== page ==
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When my sister and I got into trouble as children, my mother used those incidents as a nexus for learning. During time-outs, we were required to write reports on Black history. Our shelves were full of books and magazines about Black history and Black culture. Our bookcases were lined with the Encyclopedia Britannica, books about African history,  the civil rights movement, Black art, and Black love. My mother had Essence, Jet, and Ebony magazines with beautiful and brilliant Black people like Lena Horne, Grace Jones, Cicely Tyson, and James Baldwin. For dinner and snacks, my mother would make traditional Nigerian food like moin moin and puff puff. Despite living in a community that was almost 100 percent white, in my home, there was nothing but Black pride beaming from our bookshelves, our movies, our kitchen, and our conversations. 

I knew my history. But as a young student, it became clear that my history was not part of the school’s curriculum. I became accustomed in class to raising my hand while talking about great American leaders.

“Well, what about Shirley Chisholm?” I’d ask. “I wrote a report about her at home; she was the first Black woman in Congress. “ Or, “What about Sidney Poitier? He was the first Black man to win an Academy Award.” Or “Dorothy Height, who was also a leader of the civil rights movement.” 

Thinking back on my early education, I am reminded of the James Baldwin quote, “ I began to be bugged by the teaching of American history because it seemed that that history had been taught without cognizance of my presence.”

In 2008, I was on the historic U Street in Washington, DC, when Barack Obama won the presidency. In that moment, all of U street and communities across the country erupted with joy because of the significance of electing the first Black president of the United States. Memories of that feeling came flooding back while living in Boston in 2018 when Ayanna Pressley was elected as the first Black woman to represent the state of Massachusetts in Congress. And again, in 2021, when we elected the first Black and Indian-American US vice president, Kamala Harris. We were witnessing Black history.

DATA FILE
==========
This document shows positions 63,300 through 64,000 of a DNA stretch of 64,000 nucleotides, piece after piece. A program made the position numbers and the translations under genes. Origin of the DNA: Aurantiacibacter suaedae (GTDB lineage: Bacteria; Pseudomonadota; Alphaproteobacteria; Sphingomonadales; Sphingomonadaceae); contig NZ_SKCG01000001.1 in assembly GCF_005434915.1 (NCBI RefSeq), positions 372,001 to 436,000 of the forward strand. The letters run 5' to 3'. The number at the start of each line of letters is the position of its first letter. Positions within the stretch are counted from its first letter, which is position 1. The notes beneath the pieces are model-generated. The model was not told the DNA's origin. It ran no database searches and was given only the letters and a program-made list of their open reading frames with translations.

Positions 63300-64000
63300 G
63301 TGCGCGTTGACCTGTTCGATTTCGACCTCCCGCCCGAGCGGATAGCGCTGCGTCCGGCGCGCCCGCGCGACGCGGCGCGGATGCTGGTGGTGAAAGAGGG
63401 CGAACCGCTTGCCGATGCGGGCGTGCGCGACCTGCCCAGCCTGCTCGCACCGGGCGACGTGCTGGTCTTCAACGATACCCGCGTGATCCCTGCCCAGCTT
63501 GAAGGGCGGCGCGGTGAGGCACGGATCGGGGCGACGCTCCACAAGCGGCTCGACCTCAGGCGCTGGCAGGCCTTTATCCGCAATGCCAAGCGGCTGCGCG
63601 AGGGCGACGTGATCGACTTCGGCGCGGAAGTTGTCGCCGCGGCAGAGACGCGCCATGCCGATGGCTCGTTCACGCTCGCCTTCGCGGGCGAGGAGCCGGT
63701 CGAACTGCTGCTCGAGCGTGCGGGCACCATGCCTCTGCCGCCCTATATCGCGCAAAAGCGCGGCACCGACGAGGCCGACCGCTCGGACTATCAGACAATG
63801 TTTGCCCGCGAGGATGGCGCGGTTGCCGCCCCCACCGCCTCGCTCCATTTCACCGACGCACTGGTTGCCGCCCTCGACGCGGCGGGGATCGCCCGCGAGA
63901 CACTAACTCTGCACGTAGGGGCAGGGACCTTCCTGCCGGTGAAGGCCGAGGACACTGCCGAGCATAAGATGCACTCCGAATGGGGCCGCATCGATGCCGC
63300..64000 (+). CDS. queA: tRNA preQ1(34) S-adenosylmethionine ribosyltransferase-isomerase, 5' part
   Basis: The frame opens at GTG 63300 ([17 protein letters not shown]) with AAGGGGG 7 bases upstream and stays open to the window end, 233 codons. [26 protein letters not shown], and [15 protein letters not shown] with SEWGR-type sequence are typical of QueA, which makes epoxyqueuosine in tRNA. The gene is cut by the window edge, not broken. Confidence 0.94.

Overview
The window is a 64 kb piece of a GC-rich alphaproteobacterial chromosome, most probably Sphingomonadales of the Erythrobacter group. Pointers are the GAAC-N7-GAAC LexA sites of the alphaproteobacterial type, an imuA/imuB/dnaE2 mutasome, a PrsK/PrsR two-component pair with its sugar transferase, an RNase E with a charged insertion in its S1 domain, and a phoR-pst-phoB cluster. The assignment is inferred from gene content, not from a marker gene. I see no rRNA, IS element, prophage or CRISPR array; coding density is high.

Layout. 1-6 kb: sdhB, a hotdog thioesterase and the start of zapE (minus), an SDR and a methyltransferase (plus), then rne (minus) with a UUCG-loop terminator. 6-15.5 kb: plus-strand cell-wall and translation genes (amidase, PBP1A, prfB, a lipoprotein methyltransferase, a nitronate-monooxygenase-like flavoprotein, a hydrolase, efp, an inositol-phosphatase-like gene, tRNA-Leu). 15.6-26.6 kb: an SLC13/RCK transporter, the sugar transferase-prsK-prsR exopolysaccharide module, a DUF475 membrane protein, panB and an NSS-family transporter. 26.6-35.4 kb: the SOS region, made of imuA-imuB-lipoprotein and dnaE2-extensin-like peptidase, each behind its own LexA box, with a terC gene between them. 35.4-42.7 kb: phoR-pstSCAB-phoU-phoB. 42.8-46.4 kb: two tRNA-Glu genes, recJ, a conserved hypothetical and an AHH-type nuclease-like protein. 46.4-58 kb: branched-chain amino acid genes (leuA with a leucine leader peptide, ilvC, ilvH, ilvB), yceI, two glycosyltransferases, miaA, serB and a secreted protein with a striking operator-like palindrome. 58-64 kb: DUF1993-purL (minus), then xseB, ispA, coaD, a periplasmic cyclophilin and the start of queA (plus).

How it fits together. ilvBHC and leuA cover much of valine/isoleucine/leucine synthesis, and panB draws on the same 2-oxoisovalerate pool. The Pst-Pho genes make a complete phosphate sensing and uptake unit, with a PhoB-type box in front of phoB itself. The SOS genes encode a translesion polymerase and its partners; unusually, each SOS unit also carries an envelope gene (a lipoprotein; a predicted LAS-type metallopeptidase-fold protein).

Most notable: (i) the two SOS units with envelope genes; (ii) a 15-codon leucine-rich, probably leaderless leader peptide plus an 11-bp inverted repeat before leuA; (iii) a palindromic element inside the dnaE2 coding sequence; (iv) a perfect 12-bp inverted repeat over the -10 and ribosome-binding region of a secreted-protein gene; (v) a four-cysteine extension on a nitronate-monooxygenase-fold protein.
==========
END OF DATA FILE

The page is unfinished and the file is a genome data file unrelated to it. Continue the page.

The United States began to celebrate Black achievements after Jesse E. Moorland and Carter G. Woodson created the Association for the Study of African American Life and History in the early 20th century. The organization sponsored a national Negro History Week in February, 1926, since Black history in the US was not yet recognized as American history. 

And while we celebrate the accomplishments of Black people with pride, what does it say about the United States that more than 400 years after the first Black enslaved people were forced onto US soil, and 146 years after the first Black man, Blanche K. Bruce, was elected into the United States Congress, that we are still experiencing so many firsts for Black people in this country? 

What started as a week grew into month-long celebrations of Black achievements every year. But we shouldn’t stop at just one month. As it was in my home, these contributions should be weaved throughout everyday life. Although I rarely ask permission to shout out Black achievements anymore, and despite still having to acknowledge the many Black firsts to come, I am certain that my, our, your Black history is, without doubt, front and center, American history. 

Photo credit: Shirley Chisholm Announcing Candidacy for President, 1972. Alamy Photos.

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